A few months ago while on Facebook, I started looking at an old high school friend’s pictures. As is often the case on Facebook, pictures of someone I didn’t know any more led me to pictures of someone I didn’t know at all. (Obviously, I kept clicking!) And then I saw a picture of two strangers which made me sad.
Which, of course, is an odd way to feel about a picture of strangers unless it’s a picture of someone suffering somehow, which it wasn’t. No, the picture that made me sad was of a wedding, which is even odder, since wedding pictures generally elicit positive feelings from most normal human beings – a grouping which I often include myself in!
So why did the picture make me sad then? Because it was of a Jewish guy marrying a non-Jewish girl. Which was obviously none of my business, since these people were complete strangers (not like it would have been much more of my business if they weren’t). And why should I be sad? What exactly is wrong with two people who love each other (well, at least I assume they do, remember we’re talking about strangers here!) wanting to spend the rest of their lives together? Doesn’t love trump all? How could I be so closed-minded in 2012?
Let’s start with the “my business” part. While technically I know that other people’s lives – especially people I have never met, and will probably never meet – are separate from my own, there is something that makes me feel connected to every single Jew in the world – past, present, and future – even the ones who don’t consider themselves Jewish. It’s why when a random Jew commits a crime (usually, white collar, that’s our style!) it’s my shanda, and why when a random Jew finds the cure to a disease or wins some important award it’s my nachas. Although Joe Shmostein doesn’t even know that I exist (or that I’ve been clicking through his pictures, for that matter) – knowing something upsetting about his life upsets me.
But why is it upsetting exactly? These two people will hopefully make each other very happy. Am I worried about religious tension? The non-Jewish wife probably isn’t even religious if she were willing to marry him. And they’ll raise the kids with “both,” which means double the presents during the holiday season and that means that even the kids will be happy! And sure, it’s a mitzvah to not intermarry, but it’s not like this guy is observing so many mitzvos anyway if he were willing to marry her. Why does this one mitzvah count more than the others?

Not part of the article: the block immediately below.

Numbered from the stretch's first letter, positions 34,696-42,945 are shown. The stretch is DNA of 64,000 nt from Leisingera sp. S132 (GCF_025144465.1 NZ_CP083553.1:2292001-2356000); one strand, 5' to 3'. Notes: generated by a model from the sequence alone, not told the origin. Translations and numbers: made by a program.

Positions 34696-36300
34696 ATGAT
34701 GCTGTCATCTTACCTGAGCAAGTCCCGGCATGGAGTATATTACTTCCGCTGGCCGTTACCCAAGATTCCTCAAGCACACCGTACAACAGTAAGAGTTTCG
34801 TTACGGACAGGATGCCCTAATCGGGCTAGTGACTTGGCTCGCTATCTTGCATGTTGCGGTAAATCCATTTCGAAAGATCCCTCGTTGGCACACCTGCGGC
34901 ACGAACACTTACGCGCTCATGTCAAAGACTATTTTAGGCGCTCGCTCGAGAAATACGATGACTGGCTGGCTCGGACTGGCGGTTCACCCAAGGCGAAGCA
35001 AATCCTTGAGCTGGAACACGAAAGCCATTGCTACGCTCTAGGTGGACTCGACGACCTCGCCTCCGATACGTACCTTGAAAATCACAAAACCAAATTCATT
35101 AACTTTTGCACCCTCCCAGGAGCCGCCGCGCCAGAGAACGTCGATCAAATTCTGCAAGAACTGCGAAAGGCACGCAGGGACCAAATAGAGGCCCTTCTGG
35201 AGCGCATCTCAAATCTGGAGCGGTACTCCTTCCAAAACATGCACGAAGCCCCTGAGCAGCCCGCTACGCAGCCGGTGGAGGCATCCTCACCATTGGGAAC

For the sake of full disclosure, I’ll admit right now that I have a visceral reaction to intermarriage. Blame my mother. Although she did not raise us with too much observance, marrying Jewish was something she drilled into my sisters’ and my heads. Most of my closest friends growing up were not Jewish, which included some of my greatest supporters as I was becoming more observant, so don’t think this is an anti-gentile thing.
For her it was about Jewish continuity, but since she didn’t raise us with lives too full of Jewish practice, it left me wondering what exactly she hoped we would pass on to the next generation by marrying “in.” The ability to use words like “schlep” and “schmutz” correctly? A love of lox on bagels? I think ultimately it came down to rooting for the underdog to her. That sense of “Am Yisrael Chai!” (“The Jewish Nation will live!”) despite all the people who wanted (and still want) to destroy us.
And while there’s something to that – while in the worst case scenario, I’d want our people to go on existing even if we’d completely forgotten what made us Jewish in the first place – this is not my reason for feeling sad about that picture any more. My reason – my not at all secret agenda – is that I want every Jew to get the chance to explore his Jewish heritage in a meaningful way so that he or she can make an informed decision about how much (or little) Judaism to practice and pass on.
I want every Jew to spend just one full Shabbos in a home with people who do Shabbos in such a way that it truly feels like “a taste of the World to Come.” I want every Jew to get to know at least one Torah observant family, whose lives are so committed to chesed (kindness), selflessness, and hospitality that simply being around them makes it hard to doubt God’s existence. And I want every Jew to sit in on at least one Torah class given by a teacher who ties disparate ideas together so inspiringly that the words first enter the ears, but head straight for the soul.
That is the loss I feel looking at the wedding picture – that the groom will likely never get to have any of these opportunities and his children won’t even be Jewish at all. True – many Jews who marry other Jews will most likely never experience anything on my list either. And yes, it’s possible to marry a non-Jew and still get a chance to be exposed to these amazing things. But chances are that marrying Jewish will lead to at least one more generation of Jews and that maybe someone in the next generation will get the chance to do these things and make a big stink (like I did!) until the rest of the family tries them too.
If any Jewish person reading this – married, unmarried, inter-married, or about to get intermarried – hasn’t tried any of the things on my list but would like to, shoot me an email. We may have never met, but I already feel connected to you.
*Please note – this post describes my feelings as to what a person should consider before they make a decision about who to marry. For people who are already intermarried, please read this http://www.jewinthecity.com/2012/01/how-can-i-support-my-intermarried-cousin-even-though-i-know-she-made-a-wrong-choice/